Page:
‘Students should be thinking about their CVs while they’re at university,’ says Paul Tolley of recruiters sf group. ‘If someone comes straight to us as a graduate, it’s harder to help them. If they’ve had a year’s relevant work experience, we can help them every day of the week.’
Never rush an application. ‘Why would somebody spend three years and get £10,000 into debt to knock out poor-quality CVs?’ asks Simon Perriton of Just IT training.
Never express an interest in a ‘pubic relations’ career. ‘If someone sends us an application that has mistakes in it, we won’t even read their CV,’ say PR firm White Oaks.
‘I think these days people are more impressed by clarity of expression and thought than they are by the extent of somebody’s vocabulary,’ says Tony Maher of the Plain English campaign.
‘I don't think you should ever use the words "I've only". You have to accentuate the positive,’ advises Carl Gilleard, chief executive of the Association of Graduate Recruiters.
‘You might be very good, but if you knock on the door without an appointment and ask for a job, that tells us all we need to know about you. We’re very busy!’ comments LEWIS PR’s Clive Booth.
‘You can't do a postgraduate course because you can't think what to do, or there isn't anything else to do,’ says Carl Gilleard.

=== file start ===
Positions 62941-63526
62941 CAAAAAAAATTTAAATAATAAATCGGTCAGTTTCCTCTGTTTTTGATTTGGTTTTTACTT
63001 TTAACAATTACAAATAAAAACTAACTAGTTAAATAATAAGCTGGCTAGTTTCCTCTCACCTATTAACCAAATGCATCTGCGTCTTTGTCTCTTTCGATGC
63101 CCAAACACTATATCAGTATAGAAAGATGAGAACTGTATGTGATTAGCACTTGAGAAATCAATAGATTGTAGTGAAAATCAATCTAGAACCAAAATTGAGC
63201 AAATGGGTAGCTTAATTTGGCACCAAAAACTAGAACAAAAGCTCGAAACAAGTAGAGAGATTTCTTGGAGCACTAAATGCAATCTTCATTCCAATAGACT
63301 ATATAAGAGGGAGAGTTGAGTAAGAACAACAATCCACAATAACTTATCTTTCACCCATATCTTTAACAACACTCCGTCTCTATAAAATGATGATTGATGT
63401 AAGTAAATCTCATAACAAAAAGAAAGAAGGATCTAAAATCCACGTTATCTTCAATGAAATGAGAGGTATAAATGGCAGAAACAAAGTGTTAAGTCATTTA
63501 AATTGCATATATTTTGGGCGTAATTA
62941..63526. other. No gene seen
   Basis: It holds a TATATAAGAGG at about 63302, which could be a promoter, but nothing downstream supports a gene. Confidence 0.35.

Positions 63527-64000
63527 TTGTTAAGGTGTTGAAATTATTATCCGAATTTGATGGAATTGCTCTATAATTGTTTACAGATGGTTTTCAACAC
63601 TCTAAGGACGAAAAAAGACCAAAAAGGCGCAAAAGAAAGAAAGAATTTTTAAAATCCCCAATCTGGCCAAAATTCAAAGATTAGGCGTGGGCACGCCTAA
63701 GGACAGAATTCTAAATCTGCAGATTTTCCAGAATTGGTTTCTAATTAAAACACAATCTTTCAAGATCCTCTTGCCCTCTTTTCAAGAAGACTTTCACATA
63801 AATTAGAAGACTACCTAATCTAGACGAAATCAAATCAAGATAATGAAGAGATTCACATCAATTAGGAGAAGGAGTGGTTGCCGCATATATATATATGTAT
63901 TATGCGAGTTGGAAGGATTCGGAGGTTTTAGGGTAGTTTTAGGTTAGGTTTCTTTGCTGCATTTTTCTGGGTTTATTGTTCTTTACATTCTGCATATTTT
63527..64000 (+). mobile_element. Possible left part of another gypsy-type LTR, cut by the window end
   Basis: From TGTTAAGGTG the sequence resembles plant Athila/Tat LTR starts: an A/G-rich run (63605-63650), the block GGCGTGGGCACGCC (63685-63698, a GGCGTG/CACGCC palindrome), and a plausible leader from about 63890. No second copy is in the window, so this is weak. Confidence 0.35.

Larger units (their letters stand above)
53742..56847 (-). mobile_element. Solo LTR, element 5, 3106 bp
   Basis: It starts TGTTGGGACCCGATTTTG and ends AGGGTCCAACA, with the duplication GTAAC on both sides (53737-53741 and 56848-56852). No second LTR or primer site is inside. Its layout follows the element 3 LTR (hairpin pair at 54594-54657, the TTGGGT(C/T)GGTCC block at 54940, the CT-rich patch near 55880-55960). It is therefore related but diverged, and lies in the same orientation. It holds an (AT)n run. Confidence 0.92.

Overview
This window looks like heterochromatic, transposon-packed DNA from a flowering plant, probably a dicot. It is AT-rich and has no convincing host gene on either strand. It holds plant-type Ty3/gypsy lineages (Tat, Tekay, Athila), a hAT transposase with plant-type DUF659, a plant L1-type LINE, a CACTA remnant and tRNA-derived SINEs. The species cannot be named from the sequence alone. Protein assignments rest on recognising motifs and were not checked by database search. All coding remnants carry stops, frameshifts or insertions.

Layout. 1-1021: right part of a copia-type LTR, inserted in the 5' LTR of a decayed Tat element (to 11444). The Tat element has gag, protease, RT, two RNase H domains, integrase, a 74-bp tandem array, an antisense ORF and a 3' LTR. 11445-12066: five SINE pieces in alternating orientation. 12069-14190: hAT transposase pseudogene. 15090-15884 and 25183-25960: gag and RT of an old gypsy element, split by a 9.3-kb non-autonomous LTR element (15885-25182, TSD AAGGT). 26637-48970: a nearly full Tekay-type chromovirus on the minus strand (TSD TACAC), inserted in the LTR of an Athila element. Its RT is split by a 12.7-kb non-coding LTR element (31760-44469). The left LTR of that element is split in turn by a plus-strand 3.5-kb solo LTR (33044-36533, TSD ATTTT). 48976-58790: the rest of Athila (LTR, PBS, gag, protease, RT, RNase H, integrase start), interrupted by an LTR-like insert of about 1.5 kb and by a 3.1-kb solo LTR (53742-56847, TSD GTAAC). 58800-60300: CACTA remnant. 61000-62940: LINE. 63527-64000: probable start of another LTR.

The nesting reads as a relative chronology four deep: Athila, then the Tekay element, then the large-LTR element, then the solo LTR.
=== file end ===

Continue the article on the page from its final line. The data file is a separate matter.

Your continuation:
‘Employers are recognising that whilst a particular person might look great on paper, if they can’t communicate verbally and put their ideas across well, they’re not the sort of person they want to hire,’ says Cristina Stuart of Speak First.
‘If you say you go Formula One driving and hang gliding they might be inclined to question whether or not you’re going to make it in in one piece on a Monday morning!’ says careers professional Mike Cox.
'We sometimes find ourselves dealing with indistinguishable robocandidates. An awful lot of people are "happy to work as part of a team". We look for people who stand out, and who have thought more about what we do and what they can offer us that's remarkable,' says Pearson Education’s Richard Stagg.
by: Emma Bartley, Editorial Team, Graduate Prospects
These aren't always true.